Work with our emotions

By Dave Henning / April 29, 2024

We want to work with our emotions, not against them. . . .  Honestly naming what we are feeling is essential to untangling our insides.  Jesus constantly asked people questions to get them to name what was true about the deepest parts of their souls.”- Jennifer Allen (bolding author’s)

“If you want to tame it, name it.”- Dr. Daniel Siegel

In Chapter 9 (“The Vocabulary of Emotion”) of Untangle Your Emotions, Jennifer Allen relates her very least favorite question her counselor asks her — How does that make you feel?  A question her counselor asks her all the time.  Because Jennifer felt scared when she couldn’t quite place how she felt.

Yet eventually the evasive tactics of controlling, coping, and concealing become ingrained.  It’s simply our normal way of life.  As a result, we respond like a bit of a programmed robot.  We do so, Jennifer notes, in the way we”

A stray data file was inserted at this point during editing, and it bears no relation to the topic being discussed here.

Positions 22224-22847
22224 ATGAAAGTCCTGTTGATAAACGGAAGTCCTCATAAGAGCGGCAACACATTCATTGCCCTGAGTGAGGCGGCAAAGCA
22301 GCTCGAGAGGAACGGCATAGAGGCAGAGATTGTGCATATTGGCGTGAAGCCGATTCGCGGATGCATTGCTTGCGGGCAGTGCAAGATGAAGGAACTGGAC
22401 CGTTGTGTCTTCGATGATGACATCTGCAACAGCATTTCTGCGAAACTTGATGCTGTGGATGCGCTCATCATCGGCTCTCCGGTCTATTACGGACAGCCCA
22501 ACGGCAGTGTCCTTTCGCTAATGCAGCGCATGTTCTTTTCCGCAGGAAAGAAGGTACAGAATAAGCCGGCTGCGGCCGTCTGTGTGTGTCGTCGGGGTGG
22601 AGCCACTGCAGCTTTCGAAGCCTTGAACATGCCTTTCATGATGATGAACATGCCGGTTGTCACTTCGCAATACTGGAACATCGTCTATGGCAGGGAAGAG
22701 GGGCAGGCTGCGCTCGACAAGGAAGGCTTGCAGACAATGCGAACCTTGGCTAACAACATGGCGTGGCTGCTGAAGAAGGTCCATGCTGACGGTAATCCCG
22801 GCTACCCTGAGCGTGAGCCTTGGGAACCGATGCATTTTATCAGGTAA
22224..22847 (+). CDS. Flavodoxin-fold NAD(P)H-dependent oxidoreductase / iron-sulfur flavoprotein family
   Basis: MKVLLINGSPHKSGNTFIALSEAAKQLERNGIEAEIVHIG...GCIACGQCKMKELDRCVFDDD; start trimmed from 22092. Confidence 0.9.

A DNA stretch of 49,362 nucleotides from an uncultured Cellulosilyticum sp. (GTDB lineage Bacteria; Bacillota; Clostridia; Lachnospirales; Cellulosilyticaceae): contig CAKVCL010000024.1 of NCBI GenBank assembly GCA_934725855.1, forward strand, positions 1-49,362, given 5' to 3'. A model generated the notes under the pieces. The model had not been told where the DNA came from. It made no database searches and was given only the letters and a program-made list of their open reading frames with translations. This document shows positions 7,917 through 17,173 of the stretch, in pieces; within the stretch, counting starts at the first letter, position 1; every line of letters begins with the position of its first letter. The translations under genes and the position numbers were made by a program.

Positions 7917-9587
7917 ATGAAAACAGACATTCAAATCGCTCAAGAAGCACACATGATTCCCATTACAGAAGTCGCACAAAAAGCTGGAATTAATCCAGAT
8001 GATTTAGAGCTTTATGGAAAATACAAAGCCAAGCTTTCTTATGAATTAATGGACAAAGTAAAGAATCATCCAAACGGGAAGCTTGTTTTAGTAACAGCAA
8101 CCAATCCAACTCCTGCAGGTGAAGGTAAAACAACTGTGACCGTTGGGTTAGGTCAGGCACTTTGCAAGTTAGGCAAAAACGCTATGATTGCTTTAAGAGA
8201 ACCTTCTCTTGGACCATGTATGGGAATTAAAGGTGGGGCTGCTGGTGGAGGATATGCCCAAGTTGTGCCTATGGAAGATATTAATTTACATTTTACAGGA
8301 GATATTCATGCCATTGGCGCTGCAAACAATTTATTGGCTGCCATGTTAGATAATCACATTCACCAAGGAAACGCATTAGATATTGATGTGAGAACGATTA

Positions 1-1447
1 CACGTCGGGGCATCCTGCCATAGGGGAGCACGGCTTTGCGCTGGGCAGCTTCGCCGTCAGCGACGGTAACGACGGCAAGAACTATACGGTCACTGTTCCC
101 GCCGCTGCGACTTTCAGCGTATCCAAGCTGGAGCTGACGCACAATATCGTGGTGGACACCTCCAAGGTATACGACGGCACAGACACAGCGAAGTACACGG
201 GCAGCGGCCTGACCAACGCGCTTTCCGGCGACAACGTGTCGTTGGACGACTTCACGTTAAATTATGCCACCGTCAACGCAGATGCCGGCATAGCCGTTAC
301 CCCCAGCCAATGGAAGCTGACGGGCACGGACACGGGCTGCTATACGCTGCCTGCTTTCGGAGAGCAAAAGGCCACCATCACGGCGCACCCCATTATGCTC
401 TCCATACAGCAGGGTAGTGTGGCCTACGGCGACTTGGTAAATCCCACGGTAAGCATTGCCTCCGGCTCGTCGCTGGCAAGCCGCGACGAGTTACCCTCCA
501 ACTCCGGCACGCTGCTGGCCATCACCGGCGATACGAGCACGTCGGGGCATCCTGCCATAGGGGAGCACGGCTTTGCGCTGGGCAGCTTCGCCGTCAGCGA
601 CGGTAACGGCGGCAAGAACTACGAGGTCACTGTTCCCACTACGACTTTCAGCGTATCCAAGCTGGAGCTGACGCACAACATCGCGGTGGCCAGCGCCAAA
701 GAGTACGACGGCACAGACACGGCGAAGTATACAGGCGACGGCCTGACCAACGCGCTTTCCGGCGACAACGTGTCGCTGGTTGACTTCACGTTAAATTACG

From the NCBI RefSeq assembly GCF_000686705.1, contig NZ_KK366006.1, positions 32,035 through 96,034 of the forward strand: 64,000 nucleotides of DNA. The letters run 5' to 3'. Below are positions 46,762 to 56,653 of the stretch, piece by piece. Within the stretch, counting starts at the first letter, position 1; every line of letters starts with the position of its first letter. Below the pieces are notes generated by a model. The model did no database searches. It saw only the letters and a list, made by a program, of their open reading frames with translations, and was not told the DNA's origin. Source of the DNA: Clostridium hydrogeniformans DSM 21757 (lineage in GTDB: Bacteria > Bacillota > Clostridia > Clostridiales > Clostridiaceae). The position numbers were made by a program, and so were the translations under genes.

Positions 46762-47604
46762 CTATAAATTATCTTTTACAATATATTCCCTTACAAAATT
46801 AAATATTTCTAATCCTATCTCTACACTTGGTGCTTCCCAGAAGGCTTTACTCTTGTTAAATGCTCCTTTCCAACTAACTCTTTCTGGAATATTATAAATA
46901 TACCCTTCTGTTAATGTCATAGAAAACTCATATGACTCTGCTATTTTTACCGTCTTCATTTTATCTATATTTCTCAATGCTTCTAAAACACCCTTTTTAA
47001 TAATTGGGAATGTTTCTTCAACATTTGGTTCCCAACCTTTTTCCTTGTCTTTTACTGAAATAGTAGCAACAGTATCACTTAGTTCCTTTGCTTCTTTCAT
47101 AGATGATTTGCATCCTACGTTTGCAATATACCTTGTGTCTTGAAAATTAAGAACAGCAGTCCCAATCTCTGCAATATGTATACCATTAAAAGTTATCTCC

• answer the question of how we are.
  • become detached from our own feelings.

Above all, the author underscores, humans possess a deep-seated need to name stuff.  For example, we name our vehicles (Irene Impala) and nickname our friends.  And we ascribe this meaning as a way to identify, honor, set apart, and keep everything organized.

So, when Jesus met the woman at the well, He began with a diagnosis.  However, He didn’t share it with the woman.  Instead, Jesus gave her the chance to discover the truth herself.  But even though Jesus met the woman in her despair, embarrassment, and hiding, she withheld.  Consequently, Jesus named it for her when she lacked the courage to name it herself.

In conclusion, Jennifer adds:

“And [Jesus] met her with relationship, hope, and promise — not the shame and guilt she was accustomed to feeling.  He surprised her with His love for her, and they never could have connected unless the fear and guilt she felt were named.”

Today’s question: Do you find most of us opt to work with our emotions or against them?  Please share.

Tomorrow’s blog: “Emotional wholeness and maturity”

About the author

Dave Henning

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